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The sometimes nagging deficiencies of Flood's stiff and repetitious prose style is more than compensated for by the richness and honesty of the portrait he gives us. The Lincoln we find here, presented with all the detail and color of thorough historical expertise and documentation, is such a protean and humanly complex force that the mediocre writing is of little consequence.
I found it fascinating to see Lincoln emerge simultaneously as a politician I would have undoubtedly condemned at the time as corrupt and ruthless, as a man I would have admired for his courage, kindness and humility, and as a leader of almost unparalleled vision, commitment and steadfastness.
Flood also spends a good deal of time describing the pivotal battles of 1864. Some readers with no interest in military history may find this tedious, but the accounts do provide a valuable context for the battle being fought at the same time for the will and judgement of the people who would, in November, vote for or against Lincoln's leadership.
If you have any interest in history, or if you just want to get to know an incredible American original with both his finest and his most troubling facets revealed, I highly recommend this book.
I do wish, however, that Mel Foster had looked up the pronunciation of "adjutant" before he made this recording.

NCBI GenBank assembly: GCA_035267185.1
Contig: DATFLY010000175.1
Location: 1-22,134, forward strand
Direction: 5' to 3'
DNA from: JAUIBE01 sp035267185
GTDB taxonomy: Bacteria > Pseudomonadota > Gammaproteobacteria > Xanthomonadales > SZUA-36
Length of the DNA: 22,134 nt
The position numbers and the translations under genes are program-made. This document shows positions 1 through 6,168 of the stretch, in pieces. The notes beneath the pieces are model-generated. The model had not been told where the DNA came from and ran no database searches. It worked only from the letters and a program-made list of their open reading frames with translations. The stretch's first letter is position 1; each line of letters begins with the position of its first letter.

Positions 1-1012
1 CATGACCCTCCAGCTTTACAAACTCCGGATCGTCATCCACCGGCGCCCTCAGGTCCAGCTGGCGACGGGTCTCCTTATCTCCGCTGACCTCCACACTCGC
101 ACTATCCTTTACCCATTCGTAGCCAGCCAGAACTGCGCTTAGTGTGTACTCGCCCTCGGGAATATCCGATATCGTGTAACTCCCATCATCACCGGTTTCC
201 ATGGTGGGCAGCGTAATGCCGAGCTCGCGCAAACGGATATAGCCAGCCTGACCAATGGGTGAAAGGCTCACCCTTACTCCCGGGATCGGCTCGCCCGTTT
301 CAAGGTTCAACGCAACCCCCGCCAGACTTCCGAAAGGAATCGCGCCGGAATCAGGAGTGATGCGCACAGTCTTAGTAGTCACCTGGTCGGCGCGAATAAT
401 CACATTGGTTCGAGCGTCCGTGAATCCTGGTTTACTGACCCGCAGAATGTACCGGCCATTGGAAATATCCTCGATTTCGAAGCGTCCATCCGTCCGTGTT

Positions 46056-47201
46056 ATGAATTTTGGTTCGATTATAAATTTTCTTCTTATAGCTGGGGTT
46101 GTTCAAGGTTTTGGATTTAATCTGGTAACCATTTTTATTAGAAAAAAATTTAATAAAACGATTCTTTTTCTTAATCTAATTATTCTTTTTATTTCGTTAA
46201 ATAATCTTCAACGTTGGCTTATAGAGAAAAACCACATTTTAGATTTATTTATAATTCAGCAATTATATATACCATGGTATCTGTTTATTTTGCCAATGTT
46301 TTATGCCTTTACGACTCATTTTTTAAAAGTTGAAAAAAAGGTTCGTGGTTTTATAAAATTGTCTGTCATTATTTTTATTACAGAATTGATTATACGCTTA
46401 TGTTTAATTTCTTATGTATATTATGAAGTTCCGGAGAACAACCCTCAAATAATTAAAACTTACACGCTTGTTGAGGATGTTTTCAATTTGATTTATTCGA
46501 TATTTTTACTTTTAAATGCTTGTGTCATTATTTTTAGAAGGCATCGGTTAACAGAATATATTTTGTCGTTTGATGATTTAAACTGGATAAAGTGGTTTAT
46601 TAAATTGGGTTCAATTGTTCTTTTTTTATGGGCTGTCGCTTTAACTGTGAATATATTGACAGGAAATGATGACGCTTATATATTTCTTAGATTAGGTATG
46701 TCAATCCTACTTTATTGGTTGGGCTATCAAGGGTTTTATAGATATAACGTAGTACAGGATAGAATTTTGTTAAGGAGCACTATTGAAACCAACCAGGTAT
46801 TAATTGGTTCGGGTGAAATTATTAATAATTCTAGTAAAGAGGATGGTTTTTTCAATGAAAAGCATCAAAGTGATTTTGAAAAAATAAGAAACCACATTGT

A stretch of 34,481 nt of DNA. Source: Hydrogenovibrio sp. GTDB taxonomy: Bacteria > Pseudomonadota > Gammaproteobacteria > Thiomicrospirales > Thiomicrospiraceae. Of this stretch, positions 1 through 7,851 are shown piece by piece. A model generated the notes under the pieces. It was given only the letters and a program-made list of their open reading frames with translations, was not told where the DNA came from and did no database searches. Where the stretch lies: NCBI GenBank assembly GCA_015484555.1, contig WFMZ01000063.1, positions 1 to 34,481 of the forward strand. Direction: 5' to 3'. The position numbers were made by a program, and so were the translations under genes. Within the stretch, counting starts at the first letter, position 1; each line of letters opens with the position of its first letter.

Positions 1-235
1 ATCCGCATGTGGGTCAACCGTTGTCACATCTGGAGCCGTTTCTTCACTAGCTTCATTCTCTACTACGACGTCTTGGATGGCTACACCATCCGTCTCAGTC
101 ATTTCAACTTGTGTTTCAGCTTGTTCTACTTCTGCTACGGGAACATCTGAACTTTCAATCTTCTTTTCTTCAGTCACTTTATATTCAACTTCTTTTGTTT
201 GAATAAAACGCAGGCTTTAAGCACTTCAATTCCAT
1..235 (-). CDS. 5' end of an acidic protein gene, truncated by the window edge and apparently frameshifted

8 of 8 people found this review helpful
This is a masterful narrative about the drama surrounding Lincoln's final year. During this time Lincoln saw the last campaigns of the Civil War, was reelected president and formed his plans to put the country back together.
In 1864 Lincoln struggled with one bloody battle after another, growing war weariness, political opponents wanting to sue for peace with the south and his own secretary of the treasury, Salmon P. Chase, trying to become the Republican presidential candidate himself. Lincoln even wrote, in August 1864, "..it seems exceedingly probable that this Administration will not be reelected." But Lincoln got the cooperation of Grant, Sherman and other key generals to work towards success to ensure his reelection.
1864 shows us a man who not only saved this young nation, but also, despite a bloody war, put the nation on the path for westward expansion through the Homestead Act, the Act to Encourage Immigration and railroad construction.
There are many books about Lincoln, but Charles Bracelen Flood presents new, secondary information that is truly fascinating.
17 of 19 people found this review helpful